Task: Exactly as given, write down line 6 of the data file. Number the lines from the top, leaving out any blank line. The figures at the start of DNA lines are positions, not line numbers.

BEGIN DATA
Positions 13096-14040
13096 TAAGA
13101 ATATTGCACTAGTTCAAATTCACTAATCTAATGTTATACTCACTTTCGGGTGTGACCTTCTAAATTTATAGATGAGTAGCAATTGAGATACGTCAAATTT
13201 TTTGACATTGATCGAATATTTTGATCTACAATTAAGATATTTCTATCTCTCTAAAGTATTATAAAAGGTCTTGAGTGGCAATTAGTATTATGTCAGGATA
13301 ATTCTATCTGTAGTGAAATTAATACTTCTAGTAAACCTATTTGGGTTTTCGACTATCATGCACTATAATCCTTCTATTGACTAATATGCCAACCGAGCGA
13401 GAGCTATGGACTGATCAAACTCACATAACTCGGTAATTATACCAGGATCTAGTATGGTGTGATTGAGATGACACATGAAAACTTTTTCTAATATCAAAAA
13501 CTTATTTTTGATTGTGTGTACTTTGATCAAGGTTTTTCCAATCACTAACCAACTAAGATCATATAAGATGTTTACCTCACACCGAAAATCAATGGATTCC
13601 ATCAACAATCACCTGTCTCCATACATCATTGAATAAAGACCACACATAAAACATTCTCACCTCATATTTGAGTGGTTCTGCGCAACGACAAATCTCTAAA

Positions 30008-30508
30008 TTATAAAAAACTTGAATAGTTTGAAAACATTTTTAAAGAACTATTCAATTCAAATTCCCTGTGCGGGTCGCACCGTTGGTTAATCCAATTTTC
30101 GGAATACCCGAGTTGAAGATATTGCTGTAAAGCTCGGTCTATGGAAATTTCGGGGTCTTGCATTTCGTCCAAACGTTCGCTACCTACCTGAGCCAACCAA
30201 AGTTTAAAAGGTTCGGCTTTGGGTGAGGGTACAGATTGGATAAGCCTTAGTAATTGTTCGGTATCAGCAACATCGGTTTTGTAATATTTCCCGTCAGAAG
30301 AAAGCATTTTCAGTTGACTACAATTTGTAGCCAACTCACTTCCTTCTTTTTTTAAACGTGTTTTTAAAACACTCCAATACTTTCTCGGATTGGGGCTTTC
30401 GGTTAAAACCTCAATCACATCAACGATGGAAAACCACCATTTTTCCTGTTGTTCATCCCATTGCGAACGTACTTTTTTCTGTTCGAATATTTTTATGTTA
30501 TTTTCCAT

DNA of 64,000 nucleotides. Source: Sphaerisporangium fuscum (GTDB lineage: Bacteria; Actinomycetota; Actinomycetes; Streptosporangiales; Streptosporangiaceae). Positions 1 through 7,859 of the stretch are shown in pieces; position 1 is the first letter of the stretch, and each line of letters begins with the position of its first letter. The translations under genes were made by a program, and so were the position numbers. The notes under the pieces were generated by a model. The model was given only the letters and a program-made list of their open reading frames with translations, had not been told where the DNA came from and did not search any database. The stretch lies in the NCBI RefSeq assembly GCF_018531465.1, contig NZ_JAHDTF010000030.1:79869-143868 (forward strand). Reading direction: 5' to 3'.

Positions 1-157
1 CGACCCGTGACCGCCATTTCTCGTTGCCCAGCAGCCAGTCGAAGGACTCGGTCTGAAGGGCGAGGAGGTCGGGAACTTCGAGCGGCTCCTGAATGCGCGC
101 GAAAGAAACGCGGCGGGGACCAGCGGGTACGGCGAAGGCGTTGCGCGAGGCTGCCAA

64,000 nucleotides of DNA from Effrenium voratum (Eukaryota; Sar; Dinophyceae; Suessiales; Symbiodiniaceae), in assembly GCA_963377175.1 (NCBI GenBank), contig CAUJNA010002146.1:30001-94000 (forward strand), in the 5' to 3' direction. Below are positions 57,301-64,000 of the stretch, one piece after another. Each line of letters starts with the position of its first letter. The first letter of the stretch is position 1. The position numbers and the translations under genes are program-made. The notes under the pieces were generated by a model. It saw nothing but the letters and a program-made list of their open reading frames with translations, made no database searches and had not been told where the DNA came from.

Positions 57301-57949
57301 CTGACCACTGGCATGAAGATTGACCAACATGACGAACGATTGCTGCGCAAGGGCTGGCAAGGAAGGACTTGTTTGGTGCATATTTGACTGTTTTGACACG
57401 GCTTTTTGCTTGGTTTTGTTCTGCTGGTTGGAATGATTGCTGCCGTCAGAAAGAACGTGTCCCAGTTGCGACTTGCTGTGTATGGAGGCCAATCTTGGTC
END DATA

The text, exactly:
13401 GAGCTATGGACTGATCAAACTCACATAACTCGGTAATTATACCAGGATCTAGTATGGTGTGATTGAGATGACACATGAAAACTTTTTCTAATATCAAAAA